Philosophy Lexicon of Arguments

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Assertibility: in certain circumstances or in a historical situation the possibility to make a statement when the linguistic means are given.

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Annotation: The above characterizations of concepts are neither definitions nor exhausting presentations of problems related to them. Instead, they are intended to give a short introduction to the contributions below. – Lexicon of Arguments.

 
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Books on Amazon
I 197
VsJustified Assertibility: Assertibilty conditions do not contain the entire meaning.
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Rorty I ~ 325
(According to Rorty): assertible/Brandom/Rorty: in addition to the term "assertible" for the pure philosophy of language we still need "true". Especially for understanding how the language works as opposed to understanding how it spreads to the world. (Semantics/epistemology). Also naive: distinguishing the assertibility conditions of a statement as "descriptive meaning" and the consequences as "evaluative" importance, and thus abandon any need for harmony.
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Brandom II 238
Assertibility Theories/Brandom: Thesis semantics must be oriented towards pragmatics (Brandom pro).
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II 240
Two tasks: 1. assertive force, i.e. declaring accuracy, i.e. making a distinction between traits at all 2. saying when those traits are allowed.
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II 241
a) what are the reasons, evidence b) directly ask whether a statement is true - "semantic assertibility"/Sellars: assertibility under ideal conditions.
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II 242
BrandomVsSellars: hopeless: you cannot specify ideality; either it remains circular with recourse to the notion of truth, or trivial. (Also BrandomVsHabermas).
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II 243
Brandom's own approach: Thesis rule-governed language game that allows to combine propositional contents that are objective in the sense that they detach from the settings of the speaker with declarative sentences - which splits assertibility into two parts: determination and authorization (two normative statuses) - goes beyond Behth, because it allows the distinction between right and wrong use. - (> Dummett,> Chess Joke, Benefit).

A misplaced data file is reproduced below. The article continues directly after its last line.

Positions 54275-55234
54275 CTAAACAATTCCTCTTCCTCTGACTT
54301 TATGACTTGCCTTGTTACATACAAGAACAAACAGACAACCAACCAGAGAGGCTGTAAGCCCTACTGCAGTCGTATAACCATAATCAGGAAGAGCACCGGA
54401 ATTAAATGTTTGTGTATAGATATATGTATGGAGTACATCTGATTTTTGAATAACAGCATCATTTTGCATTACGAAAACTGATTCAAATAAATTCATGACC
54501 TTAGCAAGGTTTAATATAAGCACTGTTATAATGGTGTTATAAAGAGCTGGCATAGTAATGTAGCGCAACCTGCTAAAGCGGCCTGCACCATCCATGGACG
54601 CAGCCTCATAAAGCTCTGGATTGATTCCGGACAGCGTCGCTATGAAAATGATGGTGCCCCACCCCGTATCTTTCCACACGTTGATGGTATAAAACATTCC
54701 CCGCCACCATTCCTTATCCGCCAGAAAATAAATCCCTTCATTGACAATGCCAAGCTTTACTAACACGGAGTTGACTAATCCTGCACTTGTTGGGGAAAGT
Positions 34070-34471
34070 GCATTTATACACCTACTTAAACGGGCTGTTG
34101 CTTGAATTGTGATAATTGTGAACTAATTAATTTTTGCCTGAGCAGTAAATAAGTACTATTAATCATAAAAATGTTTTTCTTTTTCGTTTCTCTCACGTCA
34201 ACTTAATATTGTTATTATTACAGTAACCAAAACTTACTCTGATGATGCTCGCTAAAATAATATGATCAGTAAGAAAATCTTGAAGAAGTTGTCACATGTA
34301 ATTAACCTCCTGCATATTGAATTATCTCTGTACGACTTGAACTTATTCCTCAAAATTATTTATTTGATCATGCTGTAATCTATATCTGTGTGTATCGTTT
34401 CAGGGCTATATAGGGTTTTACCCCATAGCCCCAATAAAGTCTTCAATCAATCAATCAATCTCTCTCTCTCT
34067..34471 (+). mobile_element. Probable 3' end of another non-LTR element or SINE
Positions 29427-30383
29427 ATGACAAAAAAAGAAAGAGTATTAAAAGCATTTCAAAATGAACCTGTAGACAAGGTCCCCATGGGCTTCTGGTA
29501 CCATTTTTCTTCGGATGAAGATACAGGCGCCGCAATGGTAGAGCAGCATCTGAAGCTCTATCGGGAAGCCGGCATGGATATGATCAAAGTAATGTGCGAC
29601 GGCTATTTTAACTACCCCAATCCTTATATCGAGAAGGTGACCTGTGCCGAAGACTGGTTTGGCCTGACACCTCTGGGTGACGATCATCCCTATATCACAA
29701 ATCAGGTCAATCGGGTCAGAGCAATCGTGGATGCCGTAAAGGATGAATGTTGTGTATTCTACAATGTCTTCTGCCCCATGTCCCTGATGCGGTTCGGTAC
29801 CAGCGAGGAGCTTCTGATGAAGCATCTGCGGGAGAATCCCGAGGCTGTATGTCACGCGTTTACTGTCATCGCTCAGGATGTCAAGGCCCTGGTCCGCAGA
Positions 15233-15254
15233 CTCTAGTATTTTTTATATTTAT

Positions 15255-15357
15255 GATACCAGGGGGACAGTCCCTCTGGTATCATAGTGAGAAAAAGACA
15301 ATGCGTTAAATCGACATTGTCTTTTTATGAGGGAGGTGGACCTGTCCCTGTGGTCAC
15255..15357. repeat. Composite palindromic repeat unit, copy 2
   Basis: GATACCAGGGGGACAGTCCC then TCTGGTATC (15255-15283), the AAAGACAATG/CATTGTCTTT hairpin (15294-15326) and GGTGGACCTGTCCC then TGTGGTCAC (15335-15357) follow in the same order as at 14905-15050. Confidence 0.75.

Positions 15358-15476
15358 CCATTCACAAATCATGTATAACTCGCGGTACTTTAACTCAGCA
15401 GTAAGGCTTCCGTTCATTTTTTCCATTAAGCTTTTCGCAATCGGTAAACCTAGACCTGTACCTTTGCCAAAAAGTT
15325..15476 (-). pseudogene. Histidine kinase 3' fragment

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II 254f
Semantic Theories/Assertibility/Brandom: Pro: Advantage: close connection to use - Problem: Dilemma: either a) linked to attitude or b) to the object - N.B.: Same assertibility conditions, but different truth conditions - the object could be red without me being able to say it.
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II 259
Solution: Conditional: "If the pattern is red, it is red" - Tautology: this is correct because it codifies a definition preserving inference - but not:
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II 260
"If I am entitled to the assertion that the pattern is red, it is red"- not definition preserving.
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II 261
Distinction between authorization and definition does not need the notion of truth.
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II 261
BrandomVsAssertibility: does not distinguish between the status of the definition/authorization without the aid of incompatibilities (negation).
Distinction between sentences that share the assertibility conditions and those that share the truth condition is not possible without the notion of truth.


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Explanation of symbols: Roman numerals indicate the source, arabic numerals indicate the page number. The corresponding books are indicated on the right hand side. ((s)…): Comment by the sender of the contribution.

Bra I
R. Brandom
Expressive Vernunft Frankfurt 2000

Bra II
R. Brandom
Begründen und Begreifen Frankfurt 2001


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Ed. Martin Schulz, access date 2017-11-20